An oil pricing primer: How did we get here and what is the “right” price for gasoline?
For the average consumer, oil prices really don’t mean anything, because the only explanations people get are from the common media outlets who feel obliged to add an explanation to any oil price movement. They of course have no clue, but pretend to, which makes consumers ignore the whole topic as being beyond them.
What does matter though is gas prices, because they directly impact the pocket book. And no one can explain those either, and I won’t try. Not just because I can’t, but because it’s a weird and unique market. So rather than try and fail miserably, it’s better to look at the fundamental key driver: oil prices. Gasoline prices more or less follow oil prices, though taxes and regional differences sometimes break the pattern. By and large though, the relationship holds over the longer term. So in as few words as possible, here’s a high level look at how we got where we are. Unfortunately that requires some history, but I’ll try to make that less painful than high school.
For decades, global oil consumption grew as the world adopted automobiles and modern transportation systems. Some countries were getting there a hundred years ago, others just in the past 30-40 years. What was key, up until the 1970s, was that any demand growth was easily met by new oil discoveries.
Up until the 1970s, much of the world was virgin territory for oil explorers. A few common places like the US and Saudi Arabia could meet much of the world’s needs alone. Gradually the search spread to pretty much anywhere on earth. New “super giant” fields, containing billions of barrels, were continually discovered up to that time frame. So any new demand was met handily as these new big fields were developed.
The first time the world considered oil shortages was in the 1970s, when OPEC decided to flex their muscles and shut in their production, which cause a huge spike in prices and lineups at gas stations. This event created much havoc as governments realized that maybe it wasn’t a good idea to have their economic life blood controlled entirely by unstable regions that were realizing they could do whatever the hell they wanted, and get away with it.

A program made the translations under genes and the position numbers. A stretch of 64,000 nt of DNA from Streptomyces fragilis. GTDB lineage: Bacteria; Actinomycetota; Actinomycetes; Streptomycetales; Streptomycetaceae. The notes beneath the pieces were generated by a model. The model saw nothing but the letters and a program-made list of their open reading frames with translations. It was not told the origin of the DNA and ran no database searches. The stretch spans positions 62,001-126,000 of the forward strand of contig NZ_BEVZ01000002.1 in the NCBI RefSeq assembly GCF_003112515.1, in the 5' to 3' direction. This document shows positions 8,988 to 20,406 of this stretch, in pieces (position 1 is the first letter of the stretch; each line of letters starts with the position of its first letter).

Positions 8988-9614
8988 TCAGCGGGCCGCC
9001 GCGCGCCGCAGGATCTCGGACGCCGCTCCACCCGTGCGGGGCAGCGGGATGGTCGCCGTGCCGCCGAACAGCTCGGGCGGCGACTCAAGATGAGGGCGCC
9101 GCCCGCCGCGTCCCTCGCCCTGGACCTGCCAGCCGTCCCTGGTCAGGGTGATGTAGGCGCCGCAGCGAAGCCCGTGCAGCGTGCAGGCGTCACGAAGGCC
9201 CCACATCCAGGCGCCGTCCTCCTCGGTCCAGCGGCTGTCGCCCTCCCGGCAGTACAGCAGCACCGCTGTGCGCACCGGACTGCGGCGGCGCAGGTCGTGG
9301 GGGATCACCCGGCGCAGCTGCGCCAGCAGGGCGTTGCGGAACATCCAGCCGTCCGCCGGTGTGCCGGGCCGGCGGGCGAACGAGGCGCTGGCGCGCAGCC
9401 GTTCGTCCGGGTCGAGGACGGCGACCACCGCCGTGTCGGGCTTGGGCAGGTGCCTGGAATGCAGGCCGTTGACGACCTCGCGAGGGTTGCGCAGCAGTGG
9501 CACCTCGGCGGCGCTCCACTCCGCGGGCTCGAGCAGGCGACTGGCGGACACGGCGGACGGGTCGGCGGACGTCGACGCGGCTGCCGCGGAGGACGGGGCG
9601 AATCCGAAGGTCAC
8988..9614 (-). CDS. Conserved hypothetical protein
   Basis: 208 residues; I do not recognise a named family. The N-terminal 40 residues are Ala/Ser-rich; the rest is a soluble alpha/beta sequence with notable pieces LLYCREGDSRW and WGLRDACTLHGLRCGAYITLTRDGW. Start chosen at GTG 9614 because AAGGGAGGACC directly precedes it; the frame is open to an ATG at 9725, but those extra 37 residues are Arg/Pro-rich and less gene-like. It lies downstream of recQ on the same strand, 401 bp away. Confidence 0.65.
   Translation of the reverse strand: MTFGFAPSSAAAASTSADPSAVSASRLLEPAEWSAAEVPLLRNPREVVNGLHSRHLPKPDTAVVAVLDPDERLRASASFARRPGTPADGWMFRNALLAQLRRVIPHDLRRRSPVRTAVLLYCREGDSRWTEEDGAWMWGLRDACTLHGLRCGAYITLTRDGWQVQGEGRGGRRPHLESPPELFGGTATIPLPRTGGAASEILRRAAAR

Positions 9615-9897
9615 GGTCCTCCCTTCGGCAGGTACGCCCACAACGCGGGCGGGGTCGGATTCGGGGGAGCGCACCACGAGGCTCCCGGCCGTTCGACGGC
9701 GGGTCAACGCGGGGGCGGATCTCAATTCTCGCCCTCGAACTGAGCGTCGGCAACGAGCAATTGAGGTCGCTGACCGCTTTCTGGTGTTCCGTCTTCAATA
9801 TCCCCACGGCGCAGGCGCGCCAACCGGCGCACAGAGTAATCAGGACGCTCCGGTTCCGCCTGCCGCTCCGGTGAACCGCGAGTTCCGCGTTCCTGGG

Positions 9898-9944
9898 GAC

So the push began to develop other oil sources, and oil fields popped up in weird places like the North Sea off the coast of England, Nigeria, the Canadian oil sands, Venezuela, Angola, etc. This led to a period of comfort that we’d never run out of oil, mostly because OPEC told everyone “you’ll never run out of oil.”
This model held for several decades, even as oil prices crept up from $30 per barrel in the 1980s to $100/barrel in the 2000s. Then recently, OPEC realized that prices were too high. This problem was a paradox for OPEC, because the high oil prices allowed a standard of living that redefined brainless excess, but at the same time created more competition than they were comfortable with.
So in 2014, OPEC decided to crush all this competition but allowing prices to fall dramatically whereas previously they would have shut in production to prop up prices. That is where we’re at not. WE are enjoying a temporary lull in oil prices while OPEC stamps out the oil exploration business. Once OPEC is comfortable that the business has been smashed like the police smash a crystal meth operation, OPEC will either ease production to raise prices, or that will occur naturally because no one is exploring for oil any more.
Either way, the future holds much higher oil prices, at least until some smarty pants truly figures out a way to make green energy work. That breakthrough will likely come hand in hand with higher oil prices, because the incentive to do that will be bigger. For environmentalists, high oil prices are a very good thing because cheap oil prices keep the addiction going.
So enjoy cheap gasoline while it lasts, it won’t be here much longer and when it’s gone it may be a very long time before energy is cheap again…
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